The aspirin lie that could leave you with one foot in the grave
The folks behind aspirin must be getting pretty desperate right now.
Last year, the feds cut right into the heart of their profit machine, refusing Bayer's push to market aspirin for the primary prevention of heart disease.
Yes, the FDA -- an agency that rarely meets a drug it's willing to foist upon the masses (and I'll have more on that in an email later today) -- actually rejected daily aspirin.
So now, the aspirin-backers are taking a new approach, putting out word that the drug will magically cut your risk of a potentially deadly colorectal cancer.
Is there a catch? You bet there's a catch: It ONLY works if you take an aspirin or two every day and ONLY if you take it for years and years on end.
But don't be fooled by the seemingly impressive numbers, which on the surface show that daily aspirin could cut the five-year risk of the disease by 27 percent. Because the truth is the five-year risk of colon cancer among healthy people is already super low -- so low that most folks only need a colonoscopy once a decade.
In fact, the supposed benefit of aspirin is so small that a placebo-controlled study published last year found you'd have to give the drug to 709 women every day for 15 years to prevent just ONE case of colon cancer.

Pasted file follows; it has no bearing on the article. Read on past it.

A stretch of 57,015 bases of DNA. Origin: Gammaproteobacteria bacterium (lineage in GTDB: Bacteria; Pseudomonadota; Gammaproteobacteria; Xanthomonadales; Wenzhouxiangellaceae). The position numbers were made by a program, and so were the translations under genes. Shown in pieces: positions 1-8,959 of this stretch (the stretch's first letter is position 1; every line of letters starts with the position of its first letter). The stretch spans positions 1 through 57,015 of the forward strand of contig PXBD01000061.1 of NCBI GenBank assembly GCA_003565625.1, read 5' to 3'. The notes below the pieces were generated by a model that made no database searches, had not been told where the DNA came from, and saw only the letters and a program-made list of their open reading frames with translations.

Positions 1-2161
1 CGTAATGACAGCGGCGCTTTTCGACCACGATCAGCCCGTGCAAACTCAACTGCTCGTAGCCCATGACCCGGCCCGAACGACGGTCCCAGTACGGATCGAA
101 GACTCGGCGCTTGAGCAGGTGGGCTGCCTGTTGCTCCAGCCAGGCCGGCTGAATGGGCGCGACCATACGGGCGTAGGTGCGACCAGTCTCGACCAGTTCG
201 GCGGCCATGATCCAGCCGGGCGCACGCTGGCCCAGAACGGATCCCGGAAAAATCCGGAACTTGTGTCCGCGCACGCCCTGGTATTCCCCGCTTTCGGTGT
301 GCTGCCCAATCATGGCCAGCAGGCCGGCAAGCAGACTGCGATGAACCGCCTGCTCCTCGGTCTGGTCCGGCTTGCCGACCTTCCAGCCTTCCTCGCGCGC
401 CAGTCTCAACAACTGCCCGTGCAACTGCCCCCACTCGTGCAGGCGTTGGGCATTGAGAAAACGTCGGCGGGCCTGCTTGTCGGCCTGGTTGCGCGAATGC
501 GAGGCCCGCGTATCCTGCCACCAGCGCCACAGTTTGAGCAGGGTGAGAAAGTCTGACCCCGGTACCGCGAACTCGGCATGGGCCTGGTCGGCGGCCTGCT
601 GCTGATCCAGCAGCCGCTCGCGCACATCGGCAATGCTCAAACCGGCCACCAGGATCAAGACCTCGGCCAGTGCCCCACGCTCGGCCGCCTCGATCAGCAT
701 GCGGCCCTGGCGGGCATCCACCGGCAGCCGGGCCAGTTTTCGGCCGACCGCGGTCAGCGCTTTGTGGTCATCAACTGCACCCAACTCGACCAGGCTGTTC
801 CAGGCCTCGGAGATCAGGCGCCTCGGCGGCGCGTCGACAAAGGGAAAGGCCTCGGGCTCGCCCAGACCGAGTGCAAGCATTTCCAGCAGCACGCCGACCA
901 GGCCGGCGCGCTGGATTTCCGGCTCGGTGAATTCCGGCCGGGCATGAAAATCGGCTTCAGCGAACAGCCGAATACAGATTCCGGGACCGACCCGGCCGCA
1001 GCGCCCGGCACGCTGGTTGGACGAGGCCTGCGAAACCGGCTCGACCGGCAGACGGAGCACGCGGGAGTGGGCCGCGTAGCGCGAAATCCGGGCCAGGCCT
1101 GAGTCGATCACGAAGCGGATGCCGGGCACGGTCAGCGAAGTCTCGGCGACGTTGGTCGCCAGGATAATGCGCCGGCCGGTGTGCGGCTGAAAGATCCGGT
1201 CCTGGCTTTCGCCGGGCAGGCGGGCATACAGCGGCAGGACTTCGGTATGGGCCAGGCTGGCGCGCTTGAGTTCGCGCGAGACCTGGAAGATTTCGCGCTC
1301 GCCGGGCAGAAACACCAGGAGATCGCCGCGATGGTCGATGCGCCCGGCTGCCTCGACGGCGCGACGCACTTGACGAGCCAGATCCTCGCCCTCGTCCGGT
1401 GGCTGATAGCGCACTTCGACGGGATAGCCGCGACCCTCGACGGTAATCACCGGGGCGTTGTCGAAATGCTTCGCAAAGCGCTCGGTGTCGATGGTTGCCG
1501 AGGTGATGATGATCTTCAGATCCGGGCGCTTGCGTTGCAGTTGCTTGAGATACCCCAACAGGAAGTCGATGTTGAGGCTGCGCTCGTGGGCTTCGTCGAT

In exchange for preventing that single cancer, between four and six women would be hospitalized for severe gastrointestinal bleeding, while up to 18 would suffer from slightly less serious bleeding problems such as ulcers and bleeding in the digestive tract.
With numbers like that, encouraging daily aspirin to prevent colon cancer isn't just wrong.
It's borderline malpractice.
That said, colorectal cancers do kill entirely too many Americans every year, striking men and women alike in equal numbers. But we can change that, starting right now -- we can shrink the number of deaths due to this disease -- and we can do it without giving millions of people a dangerous drug.
All it takes is a colonoscopy.
It's one of the most effective cancer screenings ever developed because it not only spots potentially cancerous growths, but also removes them on the spot. As a result, a recent study found that getting scoped will cut your lifetime risk of developing the disease by more than 60 percent.
But only if the doc does the job right.
Learn more in this free report from my House Calls archives.